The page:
How Ron Tutor and David Bergstein's Friendship Went Sour
Once high-rolling friends and business partners, the Miramax co-owner and film financier's friendship fell to pieces when gambling debts and a $100 million lawsuit came between them.
Ron Tutor and David Bergstein were once highflying business partners. They also were close friends. Neither is the case any longer.
The pair met about 12 years ago through Bergstein’s then-girlfriend, and as their business relationship grew, their friendship developed rapidly. If not for Bergstein, Tutor might not have entered the movie business and eventually acquired Miramax.
In the early days, the pair were men about town, mixing it up with actors and Hollywood players like Elie Samaha. When producer Samaha’s Franchise Films ran into financial and legal difficulties, Samaha turned to Tutor for loans and Bergstein to help run his company. In November 2002, Tutor and Bergstein formed holding company R2D2 and later an international film sales agency to market the Franchise library and other movies. But it wasn’t all business. On a more personal level, a source says Tutor made loans to Bergstein, a 49-year-old New York native, so he could acquire two houses in Hidden Hills, where Tutor also lived, and they invested in several L.A. restaurants, including Santo Coyote and Le Dome, spending more than $2 million on renovations before both shuttered. They attended the Cannes Film Festival together, staying on Tutor’s yachts, and traveled on Tutor’s company plane to Las Vegas. Later, according to a deposition given by Tutor, he covered some of Bergstein’s gambling debts, which were more than $2 million.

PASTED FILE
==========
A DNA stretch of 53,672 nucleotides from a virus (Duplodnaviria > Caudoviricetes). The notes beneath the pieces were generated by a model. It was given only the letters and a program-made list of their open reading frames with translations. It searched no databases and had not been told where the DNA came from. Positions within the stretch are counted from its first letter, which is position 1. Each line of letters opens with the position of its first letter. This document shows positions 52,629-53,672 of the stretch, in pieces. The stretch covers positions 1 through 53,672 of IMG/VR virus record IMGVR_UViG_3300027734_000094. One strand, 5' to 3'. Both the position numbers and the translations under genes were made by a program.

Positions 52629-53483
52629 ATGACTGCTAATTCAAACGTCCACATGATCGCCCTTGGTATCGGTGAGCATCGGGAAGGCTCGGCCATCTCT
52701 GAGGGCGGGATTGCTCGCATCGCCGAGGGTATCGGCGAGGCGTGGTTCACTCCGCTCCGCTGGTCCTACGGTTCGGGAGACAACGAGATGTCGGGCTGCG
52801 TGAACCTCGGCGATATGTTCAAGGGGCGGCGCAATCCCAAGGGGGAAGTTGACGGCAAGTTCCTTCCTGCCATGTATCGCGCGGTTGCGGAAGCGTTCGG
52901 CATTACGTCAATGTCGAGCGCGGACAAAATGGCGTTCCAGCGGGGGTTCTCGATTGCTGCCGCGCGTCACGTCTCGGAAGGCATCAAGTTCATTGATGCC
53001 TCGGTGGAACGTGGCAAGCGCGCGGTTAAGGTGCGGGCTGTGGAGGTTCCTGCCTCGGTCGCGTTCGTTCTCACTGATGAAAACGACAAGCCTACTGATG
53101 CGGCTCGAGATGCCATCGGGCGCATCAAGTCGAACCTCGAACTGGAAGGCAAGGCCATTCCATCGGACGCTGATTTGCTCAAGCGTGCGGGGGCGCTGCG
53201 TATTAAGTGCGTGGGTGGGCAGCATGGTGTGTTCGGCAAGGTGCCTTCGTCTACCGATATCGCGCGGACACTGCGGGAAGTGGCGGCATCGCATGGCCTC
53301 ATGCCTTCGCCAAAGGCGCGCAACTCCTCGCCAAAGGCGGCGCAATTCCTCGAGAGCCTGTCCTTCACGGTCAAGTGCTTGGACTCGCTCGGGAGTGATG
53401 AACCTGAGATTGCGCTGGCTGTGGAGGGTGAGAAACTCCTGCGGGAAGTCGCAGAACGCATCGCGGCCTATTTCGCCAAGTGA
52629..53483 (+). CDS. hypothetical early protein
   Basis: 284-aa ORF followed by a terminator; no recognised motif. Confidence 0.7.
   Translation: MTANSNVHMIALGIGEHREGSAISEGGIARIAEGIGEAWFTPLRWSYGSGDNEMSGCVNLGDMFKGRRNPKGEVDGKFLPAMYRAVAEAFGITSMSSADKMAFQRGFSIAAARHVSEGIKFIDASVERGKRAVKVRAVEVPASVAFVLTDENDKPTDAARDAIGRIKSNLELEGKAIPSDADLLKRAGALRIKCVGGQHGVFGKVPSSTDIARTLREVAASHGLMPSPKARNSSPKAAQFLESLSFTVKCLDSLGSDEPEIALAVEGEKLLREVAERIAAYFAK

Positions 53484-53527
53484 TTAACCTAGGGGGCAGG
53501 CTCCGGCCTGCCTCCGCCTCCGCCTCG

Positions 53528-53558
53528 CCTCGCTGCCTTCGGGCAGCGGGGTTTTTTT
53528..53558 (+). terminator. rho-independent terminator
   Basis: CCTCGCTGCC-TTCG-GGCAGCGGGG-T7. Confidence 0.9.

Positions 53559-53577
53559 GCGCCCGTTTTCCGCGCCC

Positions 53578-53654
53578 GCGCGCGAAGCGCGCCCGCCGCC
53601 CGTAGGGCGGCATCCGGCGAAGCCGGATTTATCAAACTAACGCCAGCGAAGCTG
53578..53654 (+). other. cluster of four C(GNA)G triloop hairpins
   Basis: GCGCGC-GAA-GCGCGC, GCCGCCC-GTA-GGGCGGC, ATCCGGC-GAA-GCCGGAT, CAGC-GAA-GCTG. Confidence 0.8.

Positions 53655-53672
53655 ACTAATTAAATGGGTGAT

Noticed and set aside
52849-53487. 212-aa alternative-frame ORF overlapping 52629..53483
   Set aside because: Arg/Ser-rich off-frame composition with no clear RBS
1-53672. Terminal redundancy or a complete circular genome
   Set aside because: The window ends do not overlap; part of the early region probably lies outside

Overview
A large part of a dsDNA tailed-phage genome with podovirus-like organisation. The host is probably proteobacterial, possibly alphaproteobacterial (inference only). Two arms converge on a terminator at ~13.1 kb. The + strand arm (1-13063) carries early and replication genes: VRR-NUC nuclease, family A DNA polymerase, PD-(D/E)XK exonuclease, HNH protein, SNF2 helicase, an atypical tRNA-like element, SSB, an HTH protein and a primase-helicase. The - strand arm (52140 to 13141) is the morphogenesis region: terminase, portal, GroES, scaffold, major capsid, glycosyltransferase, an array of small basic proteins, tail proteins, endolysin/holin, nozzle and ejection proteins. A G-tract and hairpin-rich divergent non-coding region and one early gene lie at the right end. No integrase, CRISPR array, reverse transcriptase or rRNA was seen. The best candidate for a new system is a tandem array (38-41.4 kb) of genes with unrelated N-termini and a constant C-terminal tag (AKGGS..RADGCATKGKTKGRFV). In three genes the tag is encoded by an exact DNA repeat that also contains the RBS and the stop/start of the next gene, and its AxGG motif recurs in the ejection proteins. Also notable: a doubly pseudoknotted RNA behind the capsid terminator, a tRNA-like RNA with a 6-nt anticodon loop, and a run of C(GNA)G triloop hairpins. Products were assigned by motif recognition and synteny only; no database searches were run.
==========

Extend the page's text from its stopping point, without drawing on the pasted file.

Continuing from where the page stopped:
In 2005, Bergstein introduced Tutor to Daniel Zwirn, who ran a New York hedge fund. With Tutor’s guarantee, Zwirn lent more than $50 million to the partners to buy indies Capitol Films, ThinkFilm and more. To finance such movies as 2006’s Bordertown and 2007’s Before the Devil Knows You’re Dead, the companies received loans — most guaranteed by Tutor. Asked in a deposition why he agreed, Tutor said Bergstein assured him the deals posed little risk. But by 2008, the film ventures had begun to sour, and expensive movies such as Black Water Transit and Nailed never were released. Zwirn’s firm collapsed in January of that year, and a successor later sued Tutor and Bergstein, forcing Tutor to settle (in two separate transactions) for more than $100 million. Tutor claimed in January 2009 that he sold R2D2 to Bergstein for just $10. A year later, when the five key movie businesses R2D2 owned entered bankruptcy, a court-appointed trustee charged they had backdated the sale document to hide Tutor’s continuing role in the companies for months longer (litigation is ongoing).
Tutor later said he cut all business interests with Bergstein, but he continued to bankroll many of his legal cases and paid a number of settlements. “Believe it or not, [I] like him in spite of all the misery he’s caused me. He is not my enemy,” said Tutor in a deposition. “I’m just — he is what he is.”
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